Here are some of the interesting venues emerging in Dublin:

The Freemason’s Hall – Number 17 Molesworth Street is an intriguing place. This is home to the Freemason’s Society in Dublin. If like me, you have a limited idea of what the Freemasons are, it conjures up images of knights and secret handshakes.

Up the old stone steps from Molesworth street and through the door, you find yourself in spacious halls called The Knights Templar Room or the Grand Lodge Room, filled with old paintings – portraits of freemasons on the walls, velvet curtains and stained glass.

It feels as though you are entering a secret world. Immediately the attendees are engaged. The intrigue of attending a gig at such a secretive venue in Dublin makes for one of the most memorable gig experiences. This is one that Homebeat have used in the past.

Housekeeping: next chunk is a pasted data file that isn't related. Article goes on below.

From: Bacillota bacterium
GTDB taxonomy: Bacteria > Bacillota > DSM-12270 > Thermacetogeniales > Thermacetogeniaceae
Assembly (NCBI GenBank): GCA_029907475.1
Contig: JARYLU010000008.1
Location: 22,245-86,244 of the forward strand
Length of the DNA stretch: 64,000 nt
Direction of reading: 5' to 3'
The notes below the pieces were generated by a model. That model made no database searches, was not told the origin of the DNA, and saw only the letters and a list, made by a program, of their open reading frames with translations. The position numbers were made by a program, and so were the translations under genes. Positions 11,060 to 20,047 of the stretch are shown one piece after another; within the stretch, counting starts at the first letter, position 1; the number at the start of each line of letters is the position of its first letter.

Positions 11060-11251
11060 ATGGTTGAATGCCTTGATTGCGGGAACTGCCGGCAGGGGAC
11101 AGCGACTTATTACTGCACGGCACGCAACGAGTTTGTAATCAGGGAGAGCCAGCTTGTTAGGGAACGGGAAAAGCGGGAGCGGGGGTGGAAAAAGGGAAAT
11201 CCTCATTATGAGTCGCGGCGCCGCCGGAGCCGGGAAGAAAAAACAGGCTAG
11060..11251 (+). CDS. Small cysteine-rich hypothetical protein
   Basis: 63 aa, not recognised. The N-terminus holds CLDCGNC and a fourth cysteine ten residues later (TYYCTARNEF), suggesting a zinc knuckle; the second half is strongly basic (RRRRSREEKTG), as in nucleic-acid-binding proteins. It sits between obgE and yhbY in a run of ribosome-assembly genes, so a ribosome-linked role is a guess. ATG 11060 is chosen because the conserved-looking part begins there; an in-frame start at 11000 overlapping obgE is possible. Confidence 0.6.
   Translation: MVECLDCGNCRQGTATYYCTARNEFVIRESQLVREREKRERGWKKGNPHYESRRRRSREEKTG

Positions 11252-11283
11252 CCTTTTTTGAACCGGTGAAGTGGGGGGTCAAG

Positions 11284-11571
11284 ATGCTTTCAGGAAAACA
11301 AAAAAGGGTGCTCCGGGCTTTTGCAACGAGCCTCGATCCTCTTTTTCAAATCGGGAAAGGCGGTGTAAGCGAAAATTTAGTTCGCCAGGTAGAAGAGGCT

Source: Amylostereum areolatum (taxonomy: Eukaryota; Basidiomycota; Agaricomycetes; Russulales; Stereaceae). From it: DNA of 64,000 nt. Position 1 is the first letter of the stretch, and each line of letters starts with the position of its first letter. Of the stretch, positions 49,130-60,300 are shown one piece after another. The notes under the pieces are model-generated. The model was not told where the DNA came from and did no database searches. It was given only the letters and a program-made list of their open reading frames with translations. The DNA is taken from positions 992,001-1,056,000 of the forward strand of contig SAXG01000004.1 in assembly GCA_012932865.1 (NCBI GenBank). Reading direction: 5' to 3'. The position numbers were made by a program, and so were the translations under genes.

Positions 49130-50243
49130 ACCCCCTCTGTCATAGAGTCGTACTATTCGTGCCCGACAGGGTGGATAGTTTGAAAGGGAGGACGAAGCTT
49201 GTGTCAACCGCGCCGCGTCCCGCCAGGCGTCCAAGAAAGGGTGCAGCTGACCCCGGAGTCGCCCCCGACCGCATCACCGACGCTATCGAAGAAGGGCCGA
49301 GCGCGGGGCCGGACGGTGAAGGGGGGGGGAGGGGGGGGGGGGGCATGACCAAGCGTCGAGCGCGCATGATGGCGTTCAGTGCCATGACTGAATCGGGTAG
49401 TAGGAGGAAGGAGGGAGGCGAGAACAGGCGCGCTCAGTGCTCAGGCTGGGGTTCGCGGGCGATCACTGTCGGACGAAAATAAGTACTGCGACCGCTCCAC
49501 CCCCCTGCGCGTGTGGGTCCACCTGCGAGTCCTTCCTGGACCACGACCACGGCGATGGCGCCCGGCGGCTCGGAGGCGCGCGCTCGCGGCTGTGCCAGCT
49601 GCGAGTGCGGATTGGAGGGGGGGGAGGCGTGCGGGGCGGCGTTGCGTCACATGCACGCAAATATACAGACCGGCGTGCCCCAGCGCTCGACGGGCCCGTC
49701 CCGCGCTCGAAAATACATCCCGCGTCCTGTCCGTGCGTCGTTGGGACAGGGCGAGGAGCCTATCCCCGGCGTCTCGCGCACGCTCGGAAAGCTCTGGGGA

Homebeat image 2

(Image from Homebeat website)

The Pepper Canister Church – “Take Me to Church”, goes the song by Irish artist Hozier, and so they did. The Pepper Canister Church on Mount Street has been home to several gigs of late – Hozier once performing there to a sold-out audience, and recently Stimming and Lambert played there too. If you’re looking for something a bit different, this is another iconic landmark of the city, with acoustics and ambience to make for a very special occasion.

St Patrick’s Cathedral – The Cathedral’s unique atmosphere makes it an ideal venue for seated dinners, cocktail receptions, musical performances, and more. Glen Hansard recently played a sold-out gig here. Conveniently located near Dublin City Centre, the venue can be hired for evening events, with a hire pack available from their website.

The Unitarian Church – Situated on St. Stephen’s Green, this intimate venue has become a favourite with gig-goers looking for a different kind of experience. The organ is the main feature of this beautiful space, creating a sanctuary style feel to the experience – tucked away, just off the main thoroughfare of busy Grafton street.